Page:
Saturday, January 28, 2006

The Great White Bird Poem

This actually happened today. I was on the viewing platform looking out at the marshes between Plum Island and the mainland. Everywhere was snow and ice. But in the distance I could see the blue liquid of the Parker River. Nothing stirred. Except a hawk. I watched it until it disappeared. Then I just stared into the distance, thinking of this and that. Trying to listen to the wind blow through the pines behind me. Two birders then approached. The wind began to howl. Wait, wrong story. We chatted a bit. They were looking for the Snowy Owl way out there somewhere. I wished them good luck and went into the pine. Looking for god knows what.
Plain as Day
Parker River Wildlife Refuge

Two birders from Connecticut
went looking for the Snowy Owl.
And I observed—while on the viewing
platform—as they approached, on the prowl
with tripod, scope, and removable zoom.
I knew my peace had met its doom
and offered them my place, and left
to look for something in the pine.
I wasn’t sure exactly what—
or which allusion, countersign,
or signal I should there pursue.
I never got what birders knew—
you go to where the bird has flew;
don’t wait for it to come to you.

~Son Rivers 2006
The poem is supposed to be plain speech. I'm just not sure right now if it's too damned plain. Or if my attempt to turn a few phrases and make a few rhymes has overcome that fact. I'm leaning more to the latter right now though.


Anonymous said...

Gosh, about 40 years ago I used to go birding in the Parker River refuge. I did see a snowy owl there. I also remember getting the greatest ice cream on the way back--Golden Guernsey. Yum! But to the poem.Greg, I wonder if you've gone on with this, it is promising. I don't think the speech is too plain--it's mixed, in a way that detract, in tone and also in diction. The opening suggests comedy, but the sestet gets into darker Frost country. Go with that, it's promising! I agree with your sense that the line ending in "doom" sounds forced. "I should there pursue" isn't normal word order and it's fairly formal. Change "went" in the second line to "came." "while on the viewing platform" is prose, nonmetrical and also an explanatory footnote. Can you put yourself on the platform first and then have them come? "I stood as privileged, watching birds,/on a high platform. From my perch/I saw two people on the prowl/ [you didn't know they were from Connecticut until they spoke].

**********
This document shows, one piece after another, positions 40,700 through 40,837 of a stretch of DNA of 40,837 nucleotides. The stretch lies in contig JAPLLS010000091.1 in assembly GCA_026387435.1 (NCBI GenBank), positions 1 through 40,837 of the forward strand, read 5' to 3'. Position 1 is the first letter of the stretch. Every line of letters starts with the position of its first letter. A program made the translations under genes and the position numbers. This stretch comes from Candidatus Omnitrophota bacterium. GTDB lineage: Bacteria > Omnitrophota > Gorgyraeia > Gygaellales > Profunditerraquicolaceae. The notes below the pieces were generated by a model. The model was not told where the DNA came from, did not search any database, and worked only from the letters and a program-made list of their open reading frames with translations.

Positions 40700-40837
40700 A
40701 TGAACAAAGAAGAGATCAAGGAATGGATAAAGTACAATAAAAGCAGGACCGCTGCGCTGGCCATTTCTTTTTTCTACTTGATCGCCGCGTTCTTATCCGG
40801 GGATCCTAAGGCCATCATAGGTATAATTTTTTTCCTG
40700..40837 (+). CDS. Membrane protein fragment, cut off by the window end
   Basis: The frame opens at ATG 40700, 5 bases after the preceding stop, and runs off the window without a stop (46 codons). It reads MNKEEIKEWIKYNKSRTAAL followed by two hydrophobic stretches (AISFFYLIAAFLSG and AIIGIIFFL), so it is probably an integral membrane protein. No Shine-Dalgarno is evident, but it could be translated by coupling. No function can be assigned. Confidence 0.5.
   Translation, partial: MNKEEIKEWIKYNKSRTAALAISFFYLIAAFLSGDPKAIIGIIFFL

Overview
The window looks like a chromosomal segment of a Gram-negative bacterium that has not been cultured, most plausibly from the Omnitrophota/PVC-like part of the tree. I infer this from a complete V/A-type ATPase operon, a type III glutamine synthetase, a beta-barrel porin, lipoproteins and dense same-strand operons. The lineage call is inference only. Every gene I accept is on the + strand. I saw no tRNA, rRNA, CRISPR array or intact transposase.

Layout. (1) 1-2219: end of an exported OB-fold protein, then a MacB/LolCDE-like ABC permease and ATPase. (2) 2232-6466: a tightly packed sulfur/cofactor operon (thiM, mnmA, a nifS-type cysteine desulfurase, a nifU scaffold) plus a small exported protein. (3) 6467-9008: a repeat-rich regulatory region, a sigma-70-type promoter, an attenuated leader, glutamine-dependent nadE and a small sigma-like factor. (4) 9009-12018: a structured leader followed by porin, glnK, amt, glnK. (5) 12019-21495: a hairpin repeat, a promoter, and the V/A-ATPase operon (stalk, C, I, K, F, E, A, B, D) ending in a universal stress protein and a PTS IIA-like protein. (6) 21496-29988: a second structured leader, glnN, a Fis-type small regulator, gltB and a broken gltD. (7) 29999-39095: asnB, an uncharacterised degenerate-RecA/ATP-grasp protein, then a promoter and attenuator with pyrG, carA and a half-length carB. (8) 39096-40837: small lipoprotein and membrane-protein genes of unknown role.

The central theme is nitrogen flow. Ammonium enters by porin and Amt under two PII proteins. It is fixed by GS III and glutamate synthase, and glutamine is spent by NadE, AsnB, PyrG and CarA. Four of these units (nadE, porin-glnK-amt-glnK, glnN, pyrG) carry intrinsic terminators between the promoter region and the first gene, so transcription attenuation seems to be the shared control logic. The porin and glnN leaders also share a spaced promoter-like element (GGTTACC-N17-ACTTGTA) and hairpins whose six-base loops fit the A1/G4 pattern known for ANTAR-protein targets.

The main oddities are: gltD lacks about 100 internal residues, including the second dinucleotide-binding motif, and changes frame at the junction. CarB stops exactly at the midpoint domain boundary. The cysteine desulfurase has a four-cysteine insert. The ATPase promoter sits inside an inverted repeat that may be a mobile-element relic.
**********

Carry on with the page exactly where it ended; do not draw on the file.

aum dada said...


Thanks very much for the comments. It's been awhile so I had to go back to the poem and try to remember the spark behind it. You're correct about the comic start. But I guess I'd have to argue for the ungrammatical finish. That brings the poem back to its comic beginnings for me. Not only is the grammar incorrect (kind of some vernacular wisdom), but so is the lesson that could be learned from the birders. For the owl in the poem did come to me.

Anyways, I guess I still would keep the "there pursue" for the same somewhat comic reasons. But I could be swayed on that one. And I still am ambivalent about the "doom," but like it still the same. Maybe because it's so obviously rhyme-induced what with the couplet making its mid-poem intrusion. Following the previous five plain (prosy) lines. Like the poet has suddenly remembered he's writing a poem.

Lastly, I have to disagree with your opinion that "while on the viewing platform" isn't metrical. "While on the viewing" continues the iambic meter from "And I observed" albeit with the feminine ending. "Platform" begins the next line with the trochee followed by the iamb "as they." And I actually wanted the prosy feel, the plain speech.

As for comic and ambiguous. I think the comic comes from the ambiguity. Nothing after all is plain as day.

Again, thanks for the comments. I know I disagreed with most of what you offered, but that's more a reflection of my stubborn intent than the quality of your insight.

Best Regards,